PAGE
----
This is a big subject, and not one that we can cover in detail here, but we will cover the basic bow types. We can always provide advice on what equipment is best for the individual archer. The wrong kit can hamper your shooting or even cause injury, so if you are a new archer please don't buy anything until after completing a beginners' course and taking advice from one of the coaches. Beginners can continue to use club equipment until you are ready to buy your own. At current prices a complete new set of personal equipment can be bought for about £130 upwards. Used equipment is also available from various sources, but it has to be suitable for you or it isn't worth the saving. Again, the coaches will be happy to advise.
There are three types of bow covered by our rules. Sorry, but we don't cater for crossbows.
This is the Olympic competition bow, with curved limbs laminated in wood, fibreglass, carbon fibre and more exotic materials. The rigid handle provides a stable mount for the sight and other components and can be separated from the limbs to carry it around.
These have pulleys at the ends shaped in such a way that the bow stores more energy in the limbs, so the arrow flies faster. They are normally shot with scope sights and mechanical trigger devices to hold and release the string. They are generally capable of higher scores than recurves, and do not compete directly against them.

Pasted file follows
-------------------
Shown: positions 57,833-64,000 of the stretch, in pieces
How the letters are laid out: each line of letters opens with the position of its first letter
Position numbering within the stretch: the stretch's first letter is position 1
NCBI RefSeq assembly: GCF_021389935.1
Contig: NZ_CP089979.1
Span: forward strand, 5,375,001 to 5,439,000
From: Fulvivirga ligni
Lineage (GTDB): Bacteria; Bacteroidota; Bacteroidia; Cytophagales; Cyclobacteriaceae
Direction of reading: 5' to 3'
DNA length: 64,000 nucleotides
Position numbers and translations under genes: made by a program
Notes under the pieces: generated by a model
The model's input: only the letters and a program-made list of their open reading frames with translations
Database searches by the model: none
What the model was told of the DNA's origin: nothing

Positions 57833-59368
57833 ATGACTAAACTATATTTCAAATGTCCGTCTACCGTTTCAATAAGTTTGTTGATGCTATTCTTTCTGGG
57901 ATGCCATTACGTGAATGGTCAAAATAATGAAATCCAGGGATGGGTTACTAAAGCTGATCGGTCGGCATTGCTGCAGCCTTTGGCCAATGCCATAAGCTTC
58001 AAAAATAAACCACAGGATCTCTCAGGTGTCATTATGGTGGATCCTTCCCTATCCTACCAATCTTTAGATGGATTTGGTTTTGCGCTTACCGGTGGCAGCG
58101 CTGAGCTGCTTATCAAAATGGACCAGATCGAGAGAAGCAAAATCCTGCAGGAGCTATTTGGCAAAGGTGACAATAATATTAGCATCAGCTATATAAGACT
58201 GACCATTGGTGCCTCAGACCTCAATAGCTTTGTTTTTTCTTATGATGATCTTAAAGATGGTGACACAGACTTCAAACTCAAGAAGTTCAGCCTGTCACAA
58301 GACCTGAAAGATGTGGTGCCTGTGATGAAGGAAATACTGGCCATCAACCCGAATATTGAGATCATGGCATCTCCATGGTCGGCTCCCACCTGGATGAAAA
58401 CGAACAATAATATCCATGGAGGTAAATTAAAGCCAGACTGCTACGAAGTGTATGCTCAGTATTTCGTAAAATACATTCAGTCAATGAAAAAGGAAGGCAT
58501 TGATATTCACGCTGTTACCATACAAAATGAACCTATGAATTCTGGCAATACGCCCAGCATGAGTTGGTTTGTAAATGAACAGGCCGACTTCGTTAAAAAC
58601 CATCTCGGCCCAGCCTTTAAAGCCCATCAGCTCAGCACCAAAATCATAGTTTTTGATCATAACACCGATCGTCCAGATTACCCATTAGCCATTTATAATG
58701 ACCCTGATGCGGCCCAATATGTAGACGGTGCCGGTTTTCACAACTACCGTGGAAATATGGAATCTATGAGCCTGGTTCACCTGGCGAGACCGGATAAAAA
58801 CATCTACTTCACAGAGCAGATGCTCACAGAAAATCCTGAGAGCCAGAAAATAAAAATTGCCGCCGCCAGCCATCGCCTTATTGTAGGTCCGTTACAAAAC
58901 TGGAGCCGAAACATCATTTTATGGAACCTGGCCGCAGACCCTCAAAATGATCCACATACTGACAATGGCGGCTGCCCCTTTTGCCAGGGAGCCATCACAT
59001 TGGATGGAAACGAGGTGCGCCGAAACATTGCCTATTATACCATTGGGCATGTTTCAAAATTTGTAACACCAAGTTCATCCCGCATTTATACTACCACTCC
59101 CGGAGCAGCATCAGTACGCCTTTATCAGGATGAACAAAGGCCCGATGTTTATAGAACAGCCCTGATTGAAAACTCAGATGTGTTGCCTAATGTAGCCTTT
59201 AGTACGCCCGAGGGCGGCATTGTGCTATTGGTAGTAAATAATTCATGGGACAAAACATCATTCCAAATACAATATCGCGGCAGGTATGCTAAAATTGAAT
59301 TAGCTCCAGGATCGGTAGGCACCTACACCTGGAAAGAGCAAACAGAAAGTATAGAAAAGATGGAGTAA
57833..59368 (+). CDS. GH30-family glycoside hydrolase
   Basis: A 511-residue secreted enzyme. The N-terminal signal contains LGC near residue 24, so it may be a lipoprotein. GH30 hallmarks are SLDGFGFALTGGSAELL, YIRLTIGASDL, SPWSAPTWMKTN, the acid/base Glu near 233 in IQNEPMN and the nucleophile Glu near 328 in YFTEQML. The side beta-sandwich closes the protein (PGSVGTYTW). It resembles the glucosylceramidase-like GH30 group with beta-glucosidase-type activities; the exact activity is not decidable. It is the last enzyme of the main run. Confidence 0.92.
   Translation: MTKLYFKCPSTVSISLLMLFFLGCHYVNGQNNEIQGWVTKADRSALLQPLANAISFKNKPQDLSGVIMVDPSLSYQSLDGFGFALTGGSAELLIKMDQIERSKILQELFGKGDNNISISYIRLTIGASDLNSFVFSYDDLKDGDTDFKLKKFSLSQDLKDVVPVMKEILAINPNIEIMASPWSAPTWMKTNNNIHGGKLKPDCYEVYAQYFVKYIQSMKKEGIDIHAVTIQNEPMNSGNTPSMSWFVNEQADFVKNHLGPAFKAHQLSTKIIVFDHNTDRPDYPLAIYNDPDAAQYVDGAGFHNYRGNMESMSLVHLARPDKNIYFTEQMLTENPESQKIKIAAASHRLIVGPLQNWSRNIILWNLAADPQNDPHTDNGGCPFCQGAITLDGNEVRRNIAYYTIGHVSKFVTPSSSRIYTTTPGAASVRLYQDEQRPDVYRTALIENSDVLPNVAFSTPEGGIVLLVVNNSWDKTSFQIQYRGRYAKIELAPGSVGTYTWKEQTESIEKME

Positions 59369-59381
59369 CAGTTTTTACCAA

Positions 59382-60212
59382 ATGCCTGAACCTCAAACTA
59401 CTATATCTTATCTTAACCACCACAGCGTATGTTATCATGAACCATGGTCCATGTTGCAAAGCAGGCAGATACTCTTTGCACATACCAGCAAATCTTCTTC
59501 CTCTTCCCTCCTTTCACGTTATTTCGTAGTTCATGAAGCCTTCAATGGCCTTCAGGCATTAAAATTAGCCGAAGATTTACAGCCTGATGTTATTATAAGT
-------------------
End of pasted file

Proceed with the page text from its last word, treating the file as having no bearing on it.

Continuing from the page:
Basically unchanged for centuries, there is growing interest in shooting the traditional English longbow. They are difficult to shoot accurately, and tend to need higher draw weights than modern bows to compensate for the lower efficiency. There is a great joy, however, (and sometimes great frustration!) in shooting a bow made from such simple materials.
Other Bits and Bobs
You will also need arrows, which can be wooden for longbows, aluminium tubes for recurve and compound bows through to composites of aluminium and carbon fibre. Arrows need to be correctly matched to the archer and the bow in order to fly straight, and have a vast array of options of length, stiffness, vane shapes etc. (another good reason to talk to us before buying anything).
Archery dealers have a huge choice of other accessories. Some are essential, like armguards, others are down to personal preference, such as sights and quivers, whilst some are arguably of little value other than to relieve you of your money!